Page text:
Tift Merritt gets tender – April 2008
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Tift Merritt gets tender  Print

By Jeffrey B. Remz, April 2008

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"I know that those two records ("Bramble Rose" and "Tambourine") are very different. I know that. I'm always surprised that's a bad thing or a confusing thing. I think an artist should strive to be more than the same tone over and over."

"What was really great about this record was nothing was a means to an end. The songs were very clear what they called for, which was a very natural, not overwrought, thing. If there were any sort of forward thinking of my part about that I wanted to make a sound that was unique and my own."

Merritt readily acknowledges that the sound is different from "Bramble Rose" and "Tambourine." "After being so long on the road, 'Bramble Rose' was a really quiet kind of record...'Tambourine,' was all out kind of record because I wanted to throw it all out on stage. With 'Another Country,' the material was really personal, and it wasn't ever about show business at all. I wanted the sonic quality of this record to be an invitation, to not be something that bowls you over, that did not dance in your face that this is just what I think. Will you join me? It's a bit of an extending of a hand. So, I did want a gentler sound."

"What's the point of all of this if you're not speaking in a really direct way, one singer, one song for one listener. I think that direct communication is really important."

Being personal, was it hard to put these songs out to the public? "Because I was so far away, and I wrote about my life more candidly than I ever had before because there was no one there to hear the songs, you always feel that way when you play a new song - you always feel, 'I'm just putting myself out there, and I'm making a fool out of myself.' That was definitely a scary moment."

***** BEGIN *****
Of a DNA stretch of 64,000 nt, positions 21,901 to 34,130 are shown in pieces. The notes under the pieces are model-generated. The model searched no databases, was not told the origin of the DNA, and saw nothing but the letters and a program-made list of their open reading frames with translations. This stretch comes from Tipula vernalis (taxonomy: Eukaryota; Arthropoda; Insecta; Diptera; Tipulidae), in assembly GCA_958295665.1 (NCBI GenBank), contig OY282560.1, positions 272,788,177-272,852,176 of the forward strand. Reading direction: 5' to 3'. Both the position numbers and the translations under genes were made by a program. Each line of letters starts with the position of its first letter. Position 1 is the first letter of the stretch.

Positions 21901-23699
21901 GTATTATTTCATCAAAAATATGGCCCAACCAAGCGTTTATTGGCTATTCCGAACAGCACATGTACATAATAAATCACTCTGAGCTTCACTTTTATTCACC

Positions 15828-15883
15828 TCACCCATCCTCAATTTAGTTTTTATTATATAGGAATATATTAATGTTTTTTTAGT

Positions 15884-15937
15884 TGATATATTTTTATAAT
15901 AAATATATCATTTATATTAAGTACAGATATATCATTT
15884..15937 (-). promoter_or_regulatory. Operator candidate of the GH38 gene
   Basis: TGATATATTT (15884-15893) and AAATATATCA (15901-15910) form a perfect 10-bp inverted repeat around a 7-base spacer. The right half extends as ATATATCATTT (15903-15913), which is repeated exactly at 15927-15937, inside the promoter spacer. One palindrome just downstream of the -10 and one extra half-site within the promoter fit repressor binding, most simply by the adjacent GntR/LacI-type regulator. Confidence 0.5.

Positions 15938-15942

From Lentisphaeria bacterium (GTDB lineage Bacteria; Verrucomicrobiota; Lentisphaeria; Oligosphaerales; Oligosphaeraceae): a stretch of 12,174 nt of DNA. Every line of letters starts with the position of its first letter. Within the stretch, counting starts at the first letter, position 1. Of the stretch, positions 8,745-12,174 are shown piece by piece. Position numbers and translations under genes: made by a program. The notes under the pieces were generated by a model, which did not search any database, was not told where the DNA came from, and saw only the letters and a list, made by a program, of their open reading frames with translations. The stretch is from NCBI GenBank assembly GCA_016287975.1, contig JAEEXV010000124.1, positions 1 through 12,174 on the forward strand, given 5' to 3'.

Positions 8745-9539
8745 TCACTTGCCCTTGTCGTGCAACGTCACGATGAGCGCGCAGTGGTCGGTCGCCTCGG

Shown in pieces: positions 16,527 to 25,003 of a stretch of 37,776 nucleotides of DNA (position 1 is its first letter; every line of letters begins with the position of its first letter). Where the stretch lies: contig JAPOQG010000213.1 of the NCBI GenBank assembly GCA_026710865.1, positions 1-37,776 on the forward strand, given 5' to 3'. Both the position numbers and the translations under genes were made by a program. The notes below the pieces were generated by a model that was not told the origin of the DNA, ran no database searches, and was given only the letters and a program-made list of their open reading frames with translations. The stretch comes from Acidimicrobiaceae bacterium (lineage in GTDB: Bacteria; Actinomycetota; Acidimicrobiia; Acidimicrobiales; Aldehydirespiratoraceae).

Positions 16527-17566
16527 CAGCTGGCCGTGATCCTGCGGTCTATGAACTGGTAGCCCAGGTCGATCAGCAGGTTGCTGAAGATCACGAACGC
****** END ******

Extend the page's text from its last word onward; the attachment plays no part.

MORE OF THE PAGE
"There was a nice sense of relief...I can't talk about my life in a way that is a journal entry that everybody knows Zeke and I have a fight when I got back from the grocery store last Tuesday," she says referring to drummer/boyfriend Zeke Hutchins. "It's not that. I do think it was really great to find going that open (road) was not really any different. It was very freeing. Nothing broke, and I didn't make a fool of myself, and everything is okay."

"My Heart is Free" is written from the perspective of a dead soldier. "I had a cousin who was killed in France in World War I. He was a young writer. I've always felt very tied to him for reasons beyond logic. Being in France, I just thought a lot about him. I think as a writer, you can't help but want to comment on the world around you in a pertinent way...but I'm not really comfortable with proclamations and angry deductions or anything like that. But from a personal standpoint, it was the most effective contribution I could make - his point of view from a dead soldier about what war must be (like)."

Not only is "Tambourine" stylistically a mix, but linguistically as well. Merritt closes with "Mille Tendresses," French for "Thousand Tendernesses." She wrote and sang the song in French. "I had my friends help me help me make sure I didn't say anything bad."

"I just noticed that anything important in life happens with really really small and tender exchanges that we have. That's where I want to live. That is where I hide myself in this world."

"It was so fun. It's hard. You feel a little bit like you did in second grade where there's something that you really want to say, and you're trying really hard, and it comes out really clunky and goofy, but I love to sing in French. I was there long enough that I was thinking in French. It just felt really natural to give it a go."

"It's great because any time you're on new territory, you're really free," says Merritt, who says she wrote the song initially in French. The liner notes contain the song in English. ("It really isn't as nice in English," says Merritt)

Not all the songs were written in France. "Keep You Happy" was penned in New York. "I was kind of going back and forth, so a lot of them were worked on in both places. Starting (a song) is such an important (thing), and finishing it is a really different kind of thing. So the things that didn't happen in France were technical...and maybe some icing on the cake, but this record was really written over there, conceived over there...the process belongs there."

Merritt moved to New York in October 2007, living in California prior to that. "Most of the people that I'm working with are in New York," says Merritt, explaining the move with Hutchins, adding, "We both love it, and we see so much music...North Carolina is our home for sure...(but) I think it's such a privilege for an artists to be where all the other artists are."

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